Uridine (Uridine 5’-monophosphate) is a nucleotide involved in cell membrane health which supports overall brain function (1, 2).
Uridine Monophosphate Benefits
- Supports cellular membrane health (ref)*
Uridine Monophosphate Mode of Action
Uridine (also known as Uridine Monophosphate) is a nucleotide. It is a necessary substrate in the synthesis of choline. The essential nutrient choline is a building block for the neurotransmitter acetylcholine; and to keep your brain transmitting messages at top-notch speed, you’ll want to keep as much acetylcholine in the body as possible! (3,4)
Unlike choline itself, Uridine has a special advantage due to its relationship with cell membranes. Uridine prevents the release of a harmful acid from the membranes. The release of this acid causes oxidative damage, but Uridine prevents this stress from occurring—something your ordinary choline source can’t do! (3)
Having strong cell membranes (the layer of the cell which controls the entry and transport of cellular nutrients) is one of the most important ways to stay healthy. Uridine has an important part in making and maintaining these cell membranes which keep toxins and intruders from entering the cell (3).
We’ve learned a lot about how Uridine increases the level of choline in the body by studying how it works in animals. It’s part of a complex process where it works as a precursor to making the last step in the choline synthesis pathway which delivers choline straight to neurons where it is converted into acetylcholine (6).
Uridine is a key player in the last step of choline synthesis; but unlike choline, you can’t find much in the food you eat. Humans get their Uridine from breast milk, and then it’s synthesized in the liver after weaning occurs (4)(7).
Stack Uridine with the fish oil fatty acid DHA to increase levels of one of acetylcholine’s building blocks (phosphatidylcholine) by 30%! (4)
Uridine Monophosphate Dosage
Pure Nootropics’ Uridine Monophosphate Capsules provide 250 mg per 1 capsule. Suggested use for adults is 1 capsule (or 250 mg powder weighed on a digital milligram scale) by mouth daily, or as recommended by your healthcare practitioner.
If you are taking any medications, please consult with your healthcare practitioner before beginning supplementation with Uridine Monophosphate.
For further information, please see our References Tab above.
The references below are not meant to imply that any of our products treat, cure, or diagnose any disease or human condition. References to clinical studies and pre-clinical studies may use varying dosages and may not represent the dosages or subsequent results of products we sell; however, the references provided are pertinent to the subject supplement itself. References provided are intended for research and informational purposes only and do not represent the entire body of knowledge available on the subject(s) referenced; nor do they represent all possible outcomes associated with the subject(s) referenced including, but not limited to, adverse effects, precautions, or chemical interactions within the human body. The Content provided on this website is not intended to be a replacement for professional medical advice, treatment or diagnosis. Never ignore the advice of a medical professional or delay in attaining professional advice because of information or impressions you gather on this website. Choosing to rely on any information provided by the Content of this website is solely at your own risk. We encourage our audience to do their own research beyond the resources we have provided so your decision is as educated as possible.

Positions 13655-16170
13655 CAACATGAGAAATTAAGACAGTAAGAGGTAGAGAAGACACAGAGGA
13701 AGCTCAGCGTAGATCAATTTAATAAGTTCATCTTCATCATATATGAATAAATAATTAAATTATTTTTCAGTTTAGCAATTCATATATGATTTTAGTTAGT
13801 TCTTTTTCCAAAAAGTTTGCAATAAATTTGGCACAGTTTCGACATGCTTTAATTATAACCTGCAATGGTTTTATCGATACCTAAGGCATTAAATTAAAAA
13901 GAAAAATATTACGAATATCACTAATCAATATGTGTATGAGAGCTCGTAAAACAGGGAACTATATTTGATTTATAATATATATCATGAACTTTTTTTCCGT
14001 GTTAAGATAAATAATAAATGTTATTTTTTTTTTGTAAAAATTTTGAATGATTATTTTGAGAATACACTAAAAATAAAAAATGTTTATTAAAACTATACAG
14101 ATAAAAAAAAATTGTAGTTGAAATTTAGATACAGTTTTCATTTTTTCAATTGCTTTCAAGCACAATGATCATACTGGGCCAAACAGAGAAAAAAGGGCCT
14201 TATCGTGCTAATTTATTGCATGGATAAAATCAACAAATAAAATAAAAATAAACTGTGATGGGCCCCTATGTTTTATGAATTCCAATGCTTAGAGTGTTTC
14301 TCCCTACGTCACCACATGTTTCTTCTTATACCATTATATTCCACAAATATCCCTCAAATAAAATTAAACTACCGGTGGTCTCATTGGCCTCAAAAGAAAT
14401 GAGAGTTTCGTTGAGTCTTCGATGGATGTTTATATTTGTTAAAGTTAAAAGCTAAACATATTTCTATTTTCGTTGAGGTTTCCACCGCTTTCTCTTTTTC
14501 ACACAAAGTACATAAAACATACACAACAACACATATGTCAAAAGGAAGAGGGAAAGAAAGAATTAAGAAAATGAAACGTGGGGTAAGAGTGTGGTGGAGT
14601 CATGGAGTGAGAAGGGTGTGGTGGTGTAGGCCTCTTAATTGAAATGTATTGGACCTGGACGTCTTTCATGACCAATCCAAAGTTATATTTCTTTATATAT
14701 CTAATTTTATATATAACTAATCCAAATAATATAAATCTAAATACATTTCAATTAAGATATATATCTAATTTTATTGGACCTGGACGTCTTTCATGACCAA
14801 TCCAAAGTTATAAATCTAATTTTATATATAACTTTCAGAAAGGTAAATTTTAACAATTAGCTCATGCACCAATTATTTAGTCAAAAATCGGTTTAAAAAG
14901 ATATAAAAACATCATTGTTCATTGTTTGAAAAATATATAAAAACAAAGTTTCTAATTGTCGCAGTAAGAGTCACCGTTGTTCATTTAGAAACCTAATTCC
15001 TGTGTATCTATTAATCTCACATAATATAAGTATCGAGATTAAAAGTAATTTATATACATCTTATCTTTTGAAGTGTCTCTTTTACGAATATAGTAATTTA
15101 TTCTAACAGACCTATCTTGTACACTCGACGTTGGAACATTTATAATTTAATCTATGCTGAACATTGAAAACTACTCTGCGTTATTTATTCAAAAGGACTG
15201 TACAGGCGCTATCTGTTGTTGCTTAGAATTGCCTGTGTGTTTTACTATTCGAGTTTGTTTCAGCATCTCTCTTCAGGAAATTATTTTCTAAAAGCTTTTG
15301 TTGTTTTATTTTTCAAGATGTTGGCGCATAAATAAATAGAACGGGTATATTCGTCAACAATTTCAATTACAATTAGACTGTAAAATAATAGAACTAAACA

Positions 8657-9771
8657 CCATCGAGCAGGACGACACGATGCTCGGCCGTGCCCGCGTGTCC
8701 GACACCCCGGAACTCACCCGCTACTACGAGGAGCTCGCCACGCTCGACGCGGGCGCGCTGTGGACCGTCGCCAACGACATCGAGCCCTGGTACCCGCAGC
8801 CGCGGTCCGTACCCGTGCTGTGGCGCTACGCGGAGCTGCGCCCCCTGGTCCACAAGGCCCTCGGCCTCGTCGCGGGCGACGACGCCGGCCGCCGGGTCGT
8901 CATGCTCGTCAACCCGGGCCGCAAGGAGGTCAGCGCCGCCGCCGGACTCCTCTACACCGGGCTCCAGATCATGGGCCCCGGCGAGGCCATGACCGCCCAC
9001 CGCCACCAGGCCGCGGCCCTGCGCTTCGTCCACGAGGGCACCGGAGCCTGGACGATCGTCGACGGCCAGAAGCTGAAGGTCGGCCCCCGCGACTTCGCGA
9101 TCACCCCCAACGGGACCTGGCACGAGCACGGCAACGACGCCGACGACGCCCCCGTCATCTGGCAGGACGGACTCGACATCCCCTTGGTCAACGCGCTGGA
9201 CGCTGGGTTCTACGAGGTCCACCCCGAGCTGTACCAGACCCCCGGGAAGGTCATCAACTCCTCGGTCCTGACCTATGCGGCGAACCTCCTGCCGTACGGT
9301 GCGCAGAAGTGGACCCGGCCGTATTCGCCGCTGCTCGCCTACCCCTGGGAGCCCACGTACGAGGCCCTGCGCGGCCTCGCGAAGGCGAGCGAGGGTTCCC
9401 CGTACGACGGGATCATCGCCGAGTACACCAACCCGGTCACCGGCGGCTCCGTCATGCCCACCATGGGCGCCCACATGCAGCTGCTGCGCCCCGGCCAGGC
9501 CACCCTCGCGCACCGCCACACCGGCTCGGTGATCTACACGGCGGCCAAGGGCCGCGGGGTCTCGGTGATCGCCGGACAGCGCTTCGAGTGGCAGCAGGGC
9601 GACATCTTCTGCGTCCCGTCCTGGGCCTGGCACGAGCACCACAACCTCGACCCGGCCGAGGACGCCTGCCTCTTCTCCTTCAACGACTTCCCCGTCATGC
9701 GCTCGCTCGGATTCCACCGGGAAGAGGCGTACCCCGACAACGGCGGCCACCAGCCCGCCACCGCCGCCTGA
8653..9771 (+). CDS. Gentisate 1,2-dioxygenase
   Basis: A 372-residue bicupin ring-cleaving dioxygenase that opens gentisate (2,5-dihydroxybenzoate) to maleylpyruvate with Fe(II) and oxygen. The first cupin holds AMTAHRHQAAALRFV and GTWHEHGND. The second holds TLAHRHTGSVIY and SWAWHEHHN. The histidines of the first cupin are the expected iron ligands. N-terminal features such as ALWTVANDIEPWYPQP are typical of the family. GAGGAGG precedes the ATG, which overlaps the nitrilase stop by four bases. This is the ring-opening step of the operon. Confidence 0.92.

• Supports cellular membrane health*
Agarwal, Nivedita et al. “Short-term administration of uridine increases brain membrane phospholipid precursors in healthy adults: a 31-phosphorus magnetic resonance spectroscopy study at 4T.” Bi… disorders vol. 12,8 (2010): 825-33. doi:10.1111/j.1399-5618.2010.00884.x
1. “Uridine-5′-Monophosphate (Compound).” PubChem Open Chemistry Database, pubchem.ncbi.nlm.nih.gov/compound/Uridylic_acid#section=Literature.
2. Wang, L, et al. “Dietary Uridine-5′-Monophosphate Supplementation Increases Potassium-Evoked Dopamine Release and Promotes Neurite Outgrowth in Aged Rats.” J Mol Neurosci., vol. 27, no. 1, 2005, pp. 137–45., www.ncbi.nlm.nih.gov/pubmed/16055952.
3. Cook, Sarah. “The Unique Benefits of CITICOLINE An Emerging Nootropic and Brain-Health Nutrient.” Natural Medicine Journal, 2018, www.naturalmedicinejournal.com/sites/default/files/uploads/citicoline.pdf.
4. “Uridine.” Examine.com, published Oct 2, 2014. Last updated Jun 14, 2018. https://examine.com/supplements/uridine/.
5. Linus Pauling Institute. (2019). Choline. Web. https://lpi.oregonstate.edu/mic/other-nutrients/choline.
6. Cansev, Mehmet. “Involvement of Uridine-Nucleotide-Stimulated P2Y Receptors in Neuronal Growth and Function.” Central Nervous System Agents in Medicinal Chemistry(Formerly Current Medicinal Chemistry – Central Nervous System Agents, vol. 7, no. 4, Dec. 2007, pp. 223–229., www.researchgate.net/figure/Fig-2-Kennedy-pathway-of-PC-synthesis_fig1_233682182.
7. Wurtman, Richard J. “A nutrient combination that can affect synapse formation.” Nutrients vol. 6,4 1701-10. 23 Apr. 2014, doi:10.3390/nu6041701.
8. “Uridine 5′-Triphosphate.” Drugbank, www.drugbank.ca/drugs/DB04005.
9. Blusztajn, JK, et al. “Phosphatidylcholine as a Precursor of Choline for Acetylcholine Synthesis.” J Neural Transm Suppl, vol. 24, 1987, pp. 247–59., www.ncbi.nlm.nih.gov/pubmed/3316498.
10. Agarwal, Nivedita et al. “Short-term administration of uridine increases brain membrane phospholipid precursors in healthy adults: a 31-phosphorus magnetic resonance spectroscopy study at 4T.” Bi… disorders vol. 12,8 (2010): 825-33. doi:10.1111/j.1399-5618.2010.00884.x